Press). Definite steps through legis legislation
lation legislation to stop the sale of liquor on
American ships was started today
through presentation by Representa Representative
tive Representative Bankhead, democrat, of Alabama,
of an amendment to the merchant
marine bill wrhich would cut ,off gov government
ernment government aid provided in the measure
from any ship carrying intoxicating
liquor. The Alabama representative
offered the amendment at a meeting
of the House merchant marine com committee
mittee committee of which he is a memhber.
Considerable doubt was expressed that
the amendment would be accepted, as
the indications are that a majority of
members of the committee would vote
to report the bill as framed by the
RULING ASKED FOR
That Attorney General Daugherty
will be asked for a new ruling on the
question of sale of liquor on shipping
board vessels was 'indicated today at
the treasury department.
UNCLE SAM, BOOTLEGGER
The, House merchant marine com committee
mittee committee adjourned today until tomor tomorrow
row tomorrow without taking action on the
Bankhead amendment providing that
I no steamship lines on which liquor is
som snouia ootain any part oi ieaerai
ship subsidy funds.
The continuance of selling liquor
aboard American ships "justified the
charge that Uncle Sam is engaged in
bootlegging," Representative Cooper,
republican, of Ohio, declared in a
statement, announcing he would sup
port the amendment in the ship sub
sidy bill to stop it.
SMALL CAUSE FOR BIG SCRAP
A dispute over a quart of whisky
is said to nave started a riot on a
steamer between Washington and a
Potomac river resort last night in
which 400 excursionists took part and
one man was killed. A score of others
were injured, one probably fatally, be
fore the disorder ended when one of
the contending factions left the vessel
at Alexandria, Va. Several arrests
wer made. Pop bottles and knives in inflicted
flicted inflicted the most serious injuries.
ANHEUSER BUSCH WILL
FURNISH THE EVIDENCE
St. Louis, June 15. (By Associated
Press). The Anheuser Busch Brew Brewing
ing Brewing Company is willing to produce
witnesses to support its charged that
the United States shipping board is
violating the prohibition laws and the
Volstead act, in the event of a con congressional
gressional congressional inquiry, it was made known
here today by a representative of the
Jacksonville, June 15. (Associated
Press). With the counting of votes
in the recent primary still in pro progress
gress progress at the office of Secretary of
State Crawford at Tallahassee, the re result
sult result of the contest for membership on
the state railroad commission today
remained extremely in doubt. Eaton
and Campbell are far in the lead of
Bowden, with only a few votes be between
tween between them.
Reddick, June 13. Quite a lot of
melons and tomatoes have been and
are being shipped from here.
Mr. and Mrs. G. A. Kinard and baby
of Arcadia were guests of Mrs. Kin Kin-ard's
ard's Kin-ard's aunt, Mrs. S. C. Mayo, for a few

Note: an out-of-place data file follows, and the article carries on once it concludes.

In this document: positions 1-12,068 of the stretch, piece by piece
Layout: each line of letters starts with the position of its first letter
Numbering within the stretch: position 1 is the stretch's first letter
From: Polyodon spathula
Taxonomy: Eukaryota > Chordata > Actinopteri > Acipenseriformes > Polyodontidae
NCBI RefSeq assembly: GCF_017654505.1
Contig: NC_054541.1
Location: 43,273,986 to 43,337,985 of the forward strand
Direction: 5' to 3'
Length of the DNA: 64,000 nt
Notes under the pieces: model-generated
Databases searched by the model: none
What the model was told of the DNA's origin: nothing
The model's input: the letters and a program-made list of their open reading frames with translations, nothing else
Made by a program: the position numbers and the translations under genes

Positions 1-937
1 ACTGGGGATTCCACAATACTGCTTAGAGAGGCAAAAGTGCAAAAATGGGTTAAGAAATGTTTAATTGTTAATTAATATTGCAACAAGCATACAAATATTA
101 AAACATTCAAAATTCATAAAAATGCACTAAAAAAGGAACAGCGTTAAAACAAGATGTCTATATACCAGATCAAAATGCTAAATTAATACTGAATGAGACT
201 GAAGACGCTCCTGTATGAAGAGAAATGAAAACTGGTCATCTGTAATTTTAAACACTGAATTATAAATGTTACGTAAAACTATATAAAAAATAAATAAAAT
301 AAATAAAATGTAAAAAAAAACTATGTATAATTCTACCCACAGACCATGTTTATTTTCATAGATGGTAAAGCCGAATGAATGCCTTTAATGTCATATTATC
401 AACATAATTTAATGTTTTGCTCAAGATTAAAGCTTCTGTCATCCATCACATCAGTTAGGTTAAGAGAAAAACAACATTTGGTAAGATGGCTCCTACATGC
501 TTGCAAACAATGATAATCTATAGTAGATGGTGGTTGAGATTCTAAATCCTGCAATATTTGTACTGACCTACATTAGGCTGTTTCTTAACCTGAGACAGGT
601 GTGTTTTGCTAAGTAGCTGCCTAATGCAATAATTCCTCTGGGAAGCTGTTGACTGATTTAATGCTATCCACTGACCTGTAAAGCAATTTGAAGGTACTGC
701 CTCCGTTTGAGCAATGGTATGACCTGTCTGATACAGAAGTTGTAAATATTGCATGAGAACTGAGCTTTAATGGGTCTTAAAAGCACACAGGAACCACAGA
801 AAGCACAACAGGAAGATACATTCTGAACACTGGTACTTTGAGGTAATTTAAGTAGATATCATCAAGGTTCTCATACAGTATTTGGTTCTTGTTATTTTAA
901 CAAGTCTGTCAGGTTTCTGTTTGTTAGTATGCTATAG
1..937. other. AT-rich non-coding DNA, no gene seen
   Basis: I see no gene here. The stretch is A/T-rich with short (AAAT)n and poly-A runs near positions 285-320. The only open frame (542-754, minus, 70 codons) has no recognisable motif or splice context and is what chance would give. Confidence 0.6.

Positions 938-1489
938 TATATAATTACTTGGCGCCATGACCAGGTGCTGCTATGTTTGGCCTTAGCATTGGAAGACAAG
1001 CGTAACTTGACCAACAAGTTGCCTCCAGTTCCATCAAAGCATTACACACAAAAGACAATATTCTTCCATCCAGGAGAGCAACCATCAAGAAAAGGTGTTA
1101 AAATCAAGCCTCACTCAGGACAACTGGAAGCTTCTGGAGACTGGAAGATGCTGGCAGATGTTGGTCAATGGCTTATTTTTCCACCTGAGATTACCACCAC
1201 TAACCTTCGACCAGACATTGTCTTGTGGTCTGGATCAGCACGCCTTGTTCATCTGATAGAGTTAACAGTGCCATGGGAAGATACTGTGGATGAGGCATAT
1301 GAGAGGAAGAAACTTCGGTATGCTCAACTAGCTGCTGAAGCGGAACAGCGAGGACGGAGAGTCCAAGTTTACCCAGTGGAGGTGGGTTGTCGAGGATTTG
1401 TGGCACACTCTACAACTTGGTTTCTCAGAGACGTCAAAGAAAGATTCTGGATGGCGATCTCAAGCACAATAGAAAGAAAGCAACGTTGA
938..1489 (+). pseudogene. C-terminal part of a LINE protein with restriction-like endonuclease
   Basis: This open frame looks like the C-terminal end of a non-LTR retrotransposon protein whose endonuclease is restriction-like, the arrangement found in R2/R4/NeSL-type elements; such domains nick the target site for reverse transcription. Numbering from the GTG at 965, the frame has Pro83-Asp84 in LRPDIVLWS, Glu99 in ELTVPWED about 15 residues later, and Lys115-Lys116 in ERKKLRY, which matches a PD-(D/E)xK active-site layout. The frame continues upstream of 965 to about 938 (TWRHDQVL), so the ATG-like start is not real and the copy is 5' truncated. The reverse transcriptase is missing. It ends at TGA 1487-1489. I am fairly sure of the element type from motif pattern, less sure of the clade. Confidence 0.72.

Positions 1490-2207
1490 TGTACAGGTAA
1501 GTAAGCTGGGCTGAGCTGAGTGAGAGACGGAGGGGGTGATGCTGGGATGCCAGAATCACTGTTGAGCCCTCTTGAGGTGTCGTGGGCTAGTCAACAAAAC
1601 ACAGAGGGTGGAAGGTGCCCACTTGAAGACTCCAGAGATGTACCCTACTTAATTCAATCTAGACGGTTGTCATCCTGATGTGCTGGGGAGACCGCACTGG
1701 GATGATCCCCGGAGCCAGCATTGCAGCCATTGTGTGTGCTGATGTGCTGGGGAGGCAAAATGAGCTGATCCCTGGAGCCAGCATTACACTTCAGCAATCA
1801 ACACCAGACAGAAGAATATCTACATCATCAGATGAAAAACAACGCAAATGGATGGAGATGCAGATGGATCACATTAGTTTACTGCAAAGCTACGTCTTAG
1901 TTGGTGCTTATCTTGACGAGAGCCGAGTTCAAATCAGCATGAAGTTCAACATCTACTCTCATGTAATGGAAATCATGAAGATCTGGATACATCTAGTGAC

days last week.
Mr. and Mrs. I. W. Boring and chil children
dren children of Lakeland are visiting Mrs.
Boring's parents,' Mr. and Mrs. R. N.
Mr. and Mrs. C. J. Fridy and Miss
Irene Rou left last Sunday for St.
Augustine, where they will spend a
while at the beach.
Quite a number of us have been
sick with colds and fever but we are
glad to say that most every one is
Mrs. Mary E. Rou returned last
Tuesday from Helena and Pelham,
Ga., where she visited relatives for
Mr. S W. Fereuson of Titusville
was the guest of his brother, Dr. R. D.
Ferguson and family Sunday. j
Optimistic Lloyd George seems to
think he has picked up most of the
beans. Boston Globe,
Attention of All Europe Riveted On
The Conference that May Bring
The Hague, June 15. (Associated
Press) All Europe centered its hopes
today in the opening of the interna international
tional international conference dedicated to the task
of making practical arrangements for
the re-entry of Russia into the concert
THIRTY NATIONS REPRESENTED
The conference to consider Russian
affairs was called to order in the
Peace Palace this afternoon by Dutch
Foreign Minister H. A. Van Karne Karne-beek.
beek. Karne-beek. Sixty delegates, representing
about thirty countries, are present.
JESS WANTS ANOTHER
FIGHT WITH JACK
Los Angeles, June 15. (Associated
Press). Jess Willard in a statement
published today in the Los Angeles
Express accuses Dempsey of dodging,
through his manager, Jack Kearns, a
return match with Willard. Local
sport followers consider Willard's
statement an opep challenge to Demp Dempsey.
sey. Dempsey. OFFICERS WONT INTERFERE
Cincinnati, June 15. (Associated
Prpss). Officers of the rail unions
will not interfere to stop the strike
of 1,225,000 shop craft and mainte maintenance
nance maintenance of way workers, B. M. Jewell
declared today in addressing the fed federation
eration federation of labor convention here.
Jewel is president of the railway em employes
ployes employes department of the federation.
Regular meeting of Marion-Dunn
Lodge No. 19, F. & A. M., at tfie Ma Masonic
sonic Masonic temple at eight o'clock. Work
in the entered apprentiec degree. All
visiting brothers are cordially invited
to attend. A. C. Blowers, W. M.
B. L. Adams, Secretary.
JOB G. SMITH
It is -with sad hearts that the
friends of Mr. Job G. Smith will read
of his untimely death which occurred
at his home at Wacahoota May 28th.
Mr. Smith had been in ill health for
the past four years, and although his
death was no unexpected it came as a
great shock to the family and friends.
Although everything was done that
loving hearts and hands could do, the